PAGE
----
'Don't Know Much About the American Presidents': Kenneth C. Davis reveals strange facts about America's leaders
George Washington breaking the law? The president with the most corrupt presidential administration in American history? Writer Kenneth C. Davis discusses surprising facts about our past leaders.
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It’s very significant to me because I remember being a young boy standing in that field and having this palpable sense of something extraordinary having happened in that battlefield – not really understanding the issue of war, of course, but having a sense that history happened here. That sense that history is something that happened to real people in real places is a fundamental sense I had largely because my parents took us to places like Gettysburg and Valley Forge and Fort Ticonderoga in upstate New York on campaign trips. It can’t just be a recitation of dates and battles and legislation and court decisions.Skip to next paragraph
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What surprised you most as you researched this book on the presidents?
Obviously, I know the history pretty well, having written about American history for more than 20 years, starting with "Don’t Know Much About History." A lot of the basics were familiar to me and certainly, some of the more notable presidents I had done a great deal of research on over my career writing about history.
But I am always constantly amazed at the new discoveries I make. Little surprises I learn almost every day. I tell people, if I don’t learn something every day, it’s kind of a disappointment. You can take the most fundamental story – we all think we know the Washington story pretty well, but I’m constantly amazed at the things I learned about him. With Washington, my surprising discovery was the revelation about what he did with his slaves when he was president.
We all know Washington kept slaves and some of us may know he wanted to emancipate some of them in his will; he couldn’t emancipate all of the slaves because they didn’t all belong to him. But this curious connection between Washington and slavery has always fascinated me. What I did not know was that when he went to Philadelphia as president – it was the temporary capital of the United States – he brought slaves with him, but Pennsylvania then had a law under which slaves were emancipated if they were in the state for more than six months. Washington had to shuttle slaves back and forth every six months to keep them from being freed even though the state law in Pennsylvania specifically said that that was illegal. They figured someone was going to try and get around that loophole.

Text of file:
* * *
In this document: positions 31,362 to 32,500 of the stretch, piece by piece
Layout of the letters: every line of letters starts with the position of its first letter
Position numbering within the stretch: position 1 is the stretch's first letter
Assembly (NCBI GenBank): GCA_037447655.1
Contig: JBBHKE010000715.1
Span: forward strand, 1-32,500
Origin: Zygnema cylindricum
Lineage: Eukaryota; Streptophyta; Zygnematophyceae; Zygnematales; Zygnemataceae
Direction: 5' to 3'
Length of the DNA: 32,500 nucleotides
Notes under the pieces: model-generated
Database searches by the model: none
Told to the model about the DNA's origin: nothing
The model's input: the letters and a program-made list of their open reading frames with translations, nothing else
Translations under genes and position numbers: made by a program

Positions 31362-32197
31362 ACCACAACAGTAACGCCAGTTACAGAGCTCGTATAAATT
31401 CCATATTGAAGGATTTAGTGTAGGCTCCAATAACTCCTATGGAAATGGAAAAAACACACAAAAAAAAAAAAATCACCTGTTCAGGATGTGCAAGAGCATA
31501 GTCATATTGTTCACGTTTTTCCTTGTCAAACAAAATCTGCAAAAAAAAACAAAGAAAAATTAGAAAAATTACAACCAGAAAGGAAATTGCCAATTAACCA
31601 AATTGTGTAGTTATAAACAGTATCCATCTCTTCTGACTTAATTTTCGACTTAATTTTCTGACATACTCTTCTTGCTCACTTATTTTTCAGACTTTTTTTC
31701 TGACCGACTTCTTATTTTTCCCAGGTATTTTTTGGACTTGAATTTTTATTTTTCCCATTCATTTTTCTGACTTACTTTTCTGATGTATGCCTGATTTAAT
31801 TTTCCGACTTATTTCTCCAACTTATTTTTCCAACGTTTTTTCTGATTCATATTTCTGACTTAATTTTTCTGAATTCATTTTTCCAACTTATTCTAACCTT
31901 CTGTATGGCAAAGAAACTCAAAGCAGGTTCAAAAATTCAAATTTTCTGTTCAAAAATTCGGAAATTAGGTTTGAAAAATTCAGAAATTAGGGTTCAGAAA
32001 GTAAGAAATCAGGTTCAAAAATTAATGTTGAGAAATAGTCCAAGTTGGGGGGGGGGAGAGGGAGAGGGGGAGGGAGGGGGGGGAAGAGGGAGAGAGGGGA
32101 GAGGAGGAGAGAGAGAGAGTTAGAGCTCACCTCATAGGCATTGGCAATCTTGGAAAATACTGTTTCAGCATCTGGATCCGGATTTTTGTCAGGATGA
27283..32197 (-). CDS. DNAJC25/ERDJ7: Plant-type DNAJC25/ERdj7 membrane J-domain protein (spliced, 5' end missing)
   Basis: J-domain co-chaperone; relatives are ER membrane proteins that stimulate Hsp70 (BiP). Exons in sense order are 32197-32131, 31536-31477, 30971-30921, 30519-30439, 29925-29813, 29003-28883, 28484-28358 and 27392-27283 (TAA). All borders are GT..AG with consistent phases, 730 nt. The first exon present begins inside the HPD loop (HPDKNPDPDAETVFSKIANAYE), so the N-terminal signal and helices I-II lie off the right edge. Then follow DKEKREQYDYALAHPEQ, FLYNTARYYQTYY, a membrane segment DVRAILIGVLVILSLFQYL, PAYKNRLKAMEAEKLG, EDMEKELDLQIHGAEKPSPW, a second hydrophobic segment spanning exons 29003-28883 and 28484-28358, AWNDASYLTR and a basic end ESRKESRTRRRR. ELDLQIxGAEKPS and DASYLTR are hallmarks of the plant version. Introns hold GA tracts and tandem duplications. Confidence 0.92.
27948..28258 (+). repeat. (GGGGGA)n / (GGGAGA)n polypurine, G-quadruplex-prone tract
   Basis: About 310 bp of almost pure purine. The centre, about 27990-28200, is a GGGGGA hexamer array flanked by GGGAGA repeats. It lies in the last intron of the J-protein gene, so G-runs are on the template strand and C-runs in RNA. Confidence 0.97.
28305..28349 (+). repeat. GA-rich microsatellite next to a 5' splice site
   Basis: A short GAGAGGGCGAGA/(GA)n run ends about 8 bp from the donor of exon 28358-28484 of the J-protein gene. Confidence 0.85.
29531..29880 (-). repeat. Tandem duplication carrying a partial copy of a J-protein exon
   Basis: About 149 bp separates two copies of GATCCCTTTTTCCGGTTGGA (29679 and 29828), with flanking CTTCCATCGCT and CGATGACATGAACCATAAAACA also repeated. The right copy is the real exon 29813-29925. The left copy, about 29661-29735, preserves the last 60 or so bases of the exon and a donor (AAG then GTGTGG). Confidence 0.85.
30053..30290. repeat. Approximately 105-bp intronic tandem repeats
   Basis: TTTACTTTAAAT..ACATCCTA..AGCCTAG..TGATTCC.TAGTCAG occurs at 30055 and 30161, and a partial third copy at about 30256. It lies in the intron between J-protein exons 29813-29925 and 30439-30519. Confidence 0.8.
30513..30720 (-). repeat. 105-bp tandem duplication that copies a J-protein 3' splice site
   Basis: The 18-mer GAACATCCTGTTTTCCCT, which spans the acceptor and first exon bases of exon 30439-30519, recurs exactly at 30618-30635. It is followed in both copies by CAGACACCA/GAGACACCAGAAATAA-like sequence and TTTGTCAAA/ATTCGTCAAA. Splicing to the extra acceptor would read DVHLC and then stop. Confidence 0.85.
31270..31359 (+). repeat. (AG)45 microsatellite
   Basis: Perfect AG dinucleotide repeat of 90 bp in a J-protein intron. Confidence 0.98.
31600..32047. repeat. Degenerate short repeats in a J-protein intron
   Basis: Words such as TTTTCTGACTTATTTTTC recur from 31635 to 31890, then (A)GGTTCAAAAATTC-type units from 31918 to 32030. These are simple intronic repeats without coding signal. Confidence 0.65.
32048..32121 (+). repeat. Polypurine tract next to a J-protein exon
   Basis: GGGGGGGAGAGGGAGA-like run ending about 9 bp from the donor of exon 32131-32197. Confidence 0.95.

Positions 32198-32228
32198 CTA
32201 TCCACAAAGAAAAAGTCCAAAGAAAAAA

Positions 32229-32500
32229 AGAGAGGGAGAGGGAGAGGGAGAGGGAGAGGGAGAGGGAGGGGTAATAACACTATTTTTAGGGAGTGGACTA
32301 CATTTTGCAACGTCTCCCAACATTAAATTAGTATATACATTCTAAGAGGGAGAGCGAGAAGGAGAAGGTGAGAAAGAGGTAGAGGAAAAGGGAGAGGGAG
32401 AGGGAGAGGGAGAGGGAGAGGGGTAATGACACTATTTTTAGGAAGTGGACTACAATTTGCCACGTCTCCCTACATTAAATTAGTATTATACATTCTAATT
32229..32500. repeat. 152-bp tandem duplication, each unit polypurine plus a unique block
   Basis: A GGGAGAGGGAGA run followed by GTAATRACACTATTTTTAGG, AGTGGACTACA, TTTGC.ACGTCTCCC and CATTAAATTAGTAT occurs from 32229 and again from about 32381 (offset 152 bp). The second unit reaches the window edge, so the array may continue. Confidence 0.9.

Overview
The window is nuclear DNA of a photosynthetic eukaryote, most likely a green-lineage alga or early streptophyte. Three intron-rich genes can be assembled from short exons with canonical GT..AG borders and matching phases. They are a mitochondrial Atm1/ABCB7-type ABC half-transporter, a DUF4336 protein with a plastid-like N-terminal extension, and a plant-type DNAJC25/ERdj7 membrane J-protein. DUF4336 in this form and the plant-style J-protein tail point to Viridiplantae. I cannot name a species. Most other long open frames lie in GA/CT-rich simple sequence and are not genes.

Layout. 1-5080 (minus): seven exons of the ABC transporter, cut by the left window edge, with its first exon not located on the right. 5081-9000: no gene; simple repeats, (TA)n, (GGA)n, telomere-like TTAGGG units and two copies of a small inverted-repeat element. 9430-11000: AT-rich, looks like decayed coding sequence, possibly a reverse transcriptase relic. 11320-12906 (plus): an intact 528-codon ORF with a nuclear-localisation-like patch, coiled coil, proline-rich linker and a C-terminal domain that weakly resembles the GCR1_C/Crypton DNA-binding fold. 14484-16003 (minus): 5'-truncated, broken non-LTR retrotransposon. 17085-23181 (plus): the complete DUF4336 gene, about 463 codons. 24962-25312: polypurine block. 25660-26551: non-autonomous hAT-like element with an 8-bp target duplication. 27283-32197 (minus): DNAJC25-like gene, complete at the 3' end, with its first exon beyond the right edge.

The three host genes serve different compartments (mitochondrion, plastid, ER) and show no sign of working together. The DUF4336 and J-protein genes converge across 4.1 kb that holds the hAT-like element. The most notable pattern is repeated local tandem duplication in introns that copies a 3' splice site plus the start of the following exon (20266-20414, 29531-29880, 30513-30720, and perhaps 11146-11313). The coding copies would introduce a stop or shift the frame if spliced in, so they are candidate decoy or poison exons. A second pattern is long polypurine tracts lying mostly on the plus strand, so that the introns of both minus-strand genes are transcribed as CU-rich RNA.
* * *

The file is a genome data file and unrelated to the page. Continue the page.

So Washington clearly broke a law in Pennsylvania. Several of (his slaves) did escape there. One of them was named Oney and he spent spent a good deal of time, money, and effort trying to recover her. And she was eventually found. They tried to talk her into coming back to Mount Vernon, which she refused to do. She had no interest in returning to a life of slavery.
One of the points you make is that campaigns and elections have been fraught with ugliness from the beginning. Why do Americans forget that each time another election comes around?
Because we do have short historical memories and most of us have no historical memory for this. Also, there’s a very important point about the early years of the republic and the early presidents. We tend to paint a picture of the past that is filled with pride and patriotism that leaves out the seamier side of the story.
This started before Washington left office. The two parties began to form. Washington warned against it before he left, most of the Founding Fathers, the framers of the Constitution, talked about how bad the party [system] was. Washington warned against the “baneful effects” of party. But it is, as Washington himself said, human nature, that we seek out those who are like-minded and form alliances. Just like on “Survivor,” [that’s] how I explain it to kids who want to know about [political] parties. We band together out of mutual self-interest and find those people who are going to achieve our ends. That is essentially what the parties are.